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This is a contributing entry for Charlotte's Belmont Neighborhood - From a Mill Village to More Than a Century Later and only appears as part of that tour.Learn More.
The City of Charlotte located its first public housing project for whites in Belmont. Piedmont Courts opened in 1940 at Seigle Avenue and East 10th Street. The site, on a hollow along Sugar Creek near the railroad, had long been a makeshift shantytown. The new project’s architecture by Martin Boyer and Harold Bursley featured elegant historic motifs, including rounded dormers, brick exteriors, and red-tile roofs. The townhouses were arranged to provide covered walkways and interior play yards, which were considered very progressive ideas at the time. Another less elaborate design was created for Blacks in a development near Statesville Avenue across town.

Seigle Point Apartments

Sky, Building, Cloud, Asphalt

Piedmont Courts

Sky, Building, Plant, Tree

Piedmont Courts

Building, Window, Tree, House

By the time Brooklyn was razed in Uptown, Charlotte was integrating, and Black families who could not buy new homes moved into Piedmont Courts. Poverty and neglect were concentrated in the area, and when the crack cocaine epidemic struck, Piedmont Courts became a notorious corridor of drug activity. Witnesses said that users, “queued up to dealers like customers at a fast-food drive-thru.” On a Saturday afternoon in November of 1985, gunfire exploded during a conflict between dealers, leaving seven people injured. The book, Money Rock: A Family's Story of Cocaine, Race, and Ambition in the New South, tells the story of a drug dealer and the shootout.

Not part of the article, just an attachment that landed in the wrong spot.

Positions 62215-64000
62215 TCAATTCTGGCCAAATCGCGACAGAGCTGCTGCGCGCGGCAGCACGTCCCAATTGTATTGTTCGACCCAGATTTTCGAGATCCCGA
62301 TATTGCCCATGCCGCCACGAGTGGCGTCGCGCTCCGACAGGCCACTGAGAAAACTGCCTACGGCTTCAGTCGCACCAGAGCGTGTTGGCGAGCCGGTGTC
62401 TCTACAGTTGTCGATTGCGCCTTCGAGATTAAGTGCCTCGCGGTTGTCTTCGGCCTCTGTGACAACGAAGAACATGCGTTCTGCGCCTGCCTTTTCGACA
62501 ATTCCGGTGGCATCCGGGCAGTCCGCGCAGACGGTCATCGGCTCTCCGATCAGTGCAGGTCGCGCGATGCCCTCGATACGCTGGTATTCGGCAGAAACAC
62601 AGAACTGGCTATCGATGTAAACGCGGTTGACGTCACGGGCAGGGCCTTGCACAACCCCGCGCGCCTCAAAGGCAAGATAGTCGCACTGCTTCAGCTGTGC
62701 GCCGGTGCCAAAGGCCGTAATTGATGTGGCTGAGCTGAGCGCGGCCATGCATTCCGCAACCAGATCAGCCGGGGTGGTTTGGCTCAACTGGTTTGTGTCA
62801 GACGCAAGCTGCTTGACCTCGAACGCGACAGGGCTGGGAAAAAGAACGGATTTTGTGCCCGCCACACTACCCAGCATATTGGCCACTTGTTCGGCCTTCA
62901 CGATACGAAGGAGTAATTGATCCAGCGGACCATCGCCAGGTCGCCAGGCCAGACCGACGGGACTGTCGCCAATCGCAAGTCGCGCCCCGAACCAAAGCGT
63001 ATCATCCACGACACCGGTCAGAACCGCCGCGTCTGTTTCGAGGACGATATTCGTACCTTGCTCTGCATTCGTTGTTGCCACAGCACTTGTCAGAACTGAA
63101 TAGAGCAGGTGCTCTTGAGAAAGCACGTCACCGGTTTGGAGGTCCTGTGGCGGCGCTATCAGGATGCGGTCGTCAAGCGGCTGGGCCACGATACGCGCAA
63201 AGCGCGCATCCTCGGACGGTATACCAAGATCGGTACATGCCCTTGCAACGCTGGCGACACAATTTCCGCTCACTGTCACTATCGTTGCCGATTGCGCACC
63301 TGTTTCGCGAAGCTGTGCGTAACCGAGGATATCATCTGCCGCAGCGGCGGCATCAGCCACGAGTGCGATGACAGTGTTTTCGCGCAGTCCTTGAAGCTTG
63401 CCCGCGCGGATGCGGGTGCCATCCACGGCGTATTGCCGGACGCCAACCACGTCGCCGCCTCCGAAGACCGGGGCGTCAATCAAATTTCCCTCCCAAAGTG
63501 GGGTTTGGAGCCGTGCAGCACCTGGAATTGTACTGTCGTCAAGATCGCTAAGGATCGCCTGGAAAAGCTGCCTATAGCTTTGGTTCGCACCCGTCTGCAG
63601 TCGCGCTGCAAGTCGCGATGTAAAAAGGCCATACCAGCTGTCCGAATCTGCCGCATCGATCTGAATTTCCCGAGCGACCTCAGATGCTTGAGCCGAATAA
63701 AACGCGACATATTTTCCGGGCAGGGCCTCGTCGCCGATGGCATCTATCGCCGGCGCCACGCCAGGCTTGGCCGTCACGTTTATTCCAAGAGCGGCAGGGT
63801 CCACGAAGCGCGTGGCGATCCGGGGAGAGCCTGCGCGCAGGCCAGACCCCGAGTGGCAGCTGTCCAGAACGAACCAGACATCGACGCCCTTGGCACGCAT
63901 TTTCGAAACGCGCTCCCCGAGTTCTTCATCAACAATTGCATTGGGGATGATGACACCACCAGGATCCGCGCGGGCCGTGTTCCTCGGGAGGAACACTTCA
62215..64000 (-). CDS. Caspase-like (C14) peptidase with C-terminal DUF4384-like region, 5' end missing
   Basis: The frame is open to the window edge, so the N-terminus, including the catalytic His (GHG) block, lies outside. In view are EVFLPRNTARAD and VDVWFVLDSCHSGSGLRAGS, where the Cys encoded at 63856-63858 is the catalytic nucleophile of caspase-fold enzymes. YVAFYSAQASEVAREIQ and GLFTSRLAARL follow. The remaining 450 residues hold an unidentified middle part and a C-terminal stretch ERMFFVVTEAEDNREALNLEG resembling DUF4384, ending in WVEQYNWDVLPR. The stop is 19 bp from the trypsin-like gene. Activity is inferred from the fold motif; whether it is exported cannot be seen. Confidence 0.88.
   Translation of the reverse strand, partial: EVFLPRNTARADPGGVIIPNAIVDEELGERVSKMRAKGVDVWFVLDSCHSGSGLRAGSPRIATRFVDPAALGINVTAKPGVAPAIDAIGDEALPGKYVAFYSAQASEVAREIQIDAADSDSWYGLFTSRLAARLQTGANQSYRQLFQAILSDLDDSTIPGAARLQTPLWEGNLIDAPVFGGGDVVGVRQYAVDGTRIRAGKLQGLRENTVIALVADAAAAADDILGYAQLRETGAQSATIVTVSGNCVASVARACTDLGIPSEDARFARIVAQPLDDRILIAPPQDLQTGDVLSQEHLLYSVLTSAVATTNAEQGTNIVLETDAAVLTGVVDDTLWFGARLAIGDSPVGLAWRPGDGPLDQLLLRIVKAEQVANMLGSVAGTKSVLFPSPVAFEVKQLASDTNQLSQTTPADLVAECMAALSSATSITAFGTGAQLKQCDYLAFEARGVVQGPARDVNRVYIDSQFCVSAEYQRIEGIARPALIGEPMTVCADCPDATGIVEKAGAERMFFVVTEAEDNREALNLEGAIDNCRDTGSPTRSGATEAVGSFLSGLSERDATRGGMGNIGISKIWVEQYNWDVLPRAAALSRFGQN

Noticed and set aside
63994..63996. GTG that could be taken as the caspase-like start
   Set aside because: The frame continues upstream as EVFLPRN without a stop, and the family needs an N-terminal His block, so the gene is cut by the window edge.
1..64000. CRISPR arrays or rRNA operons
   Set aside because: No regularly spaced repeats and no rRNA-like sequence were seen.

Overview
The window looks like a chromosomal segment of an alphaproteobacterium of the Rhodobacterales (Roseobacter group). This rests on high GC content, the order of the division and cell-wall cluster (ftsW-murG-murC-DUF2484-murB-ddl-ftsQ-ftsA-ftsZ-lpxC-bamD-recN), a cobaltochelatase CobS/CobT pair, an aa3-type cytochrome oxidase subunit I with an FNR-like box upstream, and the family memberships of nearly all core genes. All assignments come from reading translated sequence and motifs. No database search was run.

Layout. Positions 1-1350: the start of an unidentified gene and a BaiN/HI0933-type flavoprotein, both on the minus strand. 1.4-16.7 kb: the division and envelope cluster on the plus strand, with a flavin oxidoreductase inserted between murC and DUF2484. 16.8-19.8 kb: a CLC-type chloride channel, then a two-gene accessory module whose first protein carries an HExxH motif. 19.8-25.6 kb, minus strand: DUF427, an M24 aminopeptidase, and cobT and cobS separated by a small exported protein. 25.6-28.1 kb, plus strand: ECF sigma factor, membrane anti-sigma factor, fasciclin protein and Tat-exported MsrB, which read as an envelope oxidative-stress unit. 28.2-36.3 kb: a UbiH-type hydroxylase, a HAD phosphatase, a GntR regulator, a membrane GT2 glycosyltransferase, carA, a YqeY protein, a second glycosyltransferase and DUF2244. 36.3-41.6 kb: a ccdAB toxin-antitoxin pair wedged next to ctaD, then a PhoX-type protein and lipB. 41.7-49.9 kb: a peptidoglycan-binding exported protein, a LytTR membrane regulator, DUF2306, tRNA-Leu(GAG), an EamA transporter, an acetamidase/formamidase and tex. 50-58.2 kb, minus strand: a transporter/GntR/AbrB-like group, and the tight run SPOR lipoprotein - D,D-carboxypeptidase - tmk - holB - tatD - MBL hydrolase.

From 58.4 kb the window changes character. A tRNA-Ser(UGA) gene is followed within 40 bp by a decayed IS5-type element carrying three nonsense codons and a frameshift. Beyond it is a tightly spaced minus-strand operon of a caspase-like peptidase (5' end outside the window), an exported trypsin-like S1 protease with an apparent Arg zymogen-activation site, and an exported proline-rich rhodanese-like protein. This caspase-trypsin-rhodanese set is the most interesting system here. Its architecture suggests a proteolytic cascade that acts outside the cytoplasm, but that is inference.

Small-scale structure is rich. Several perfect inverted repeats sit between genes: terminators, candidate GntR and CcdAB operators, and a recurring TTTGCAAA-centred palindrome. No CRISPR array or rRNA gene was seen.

The complex was demolished in 2006 and replaced by Seigle Point and Vistas @ 707 Apartment Homes, a mixed-income development. Today, some former residents of Piedmont Courts continue to hold an annual reunion and relish the friendships and memories they made there.

Let’s cross Seigle Avenue and Otts Street. Look for the medallion near the warehouse building and stop sign.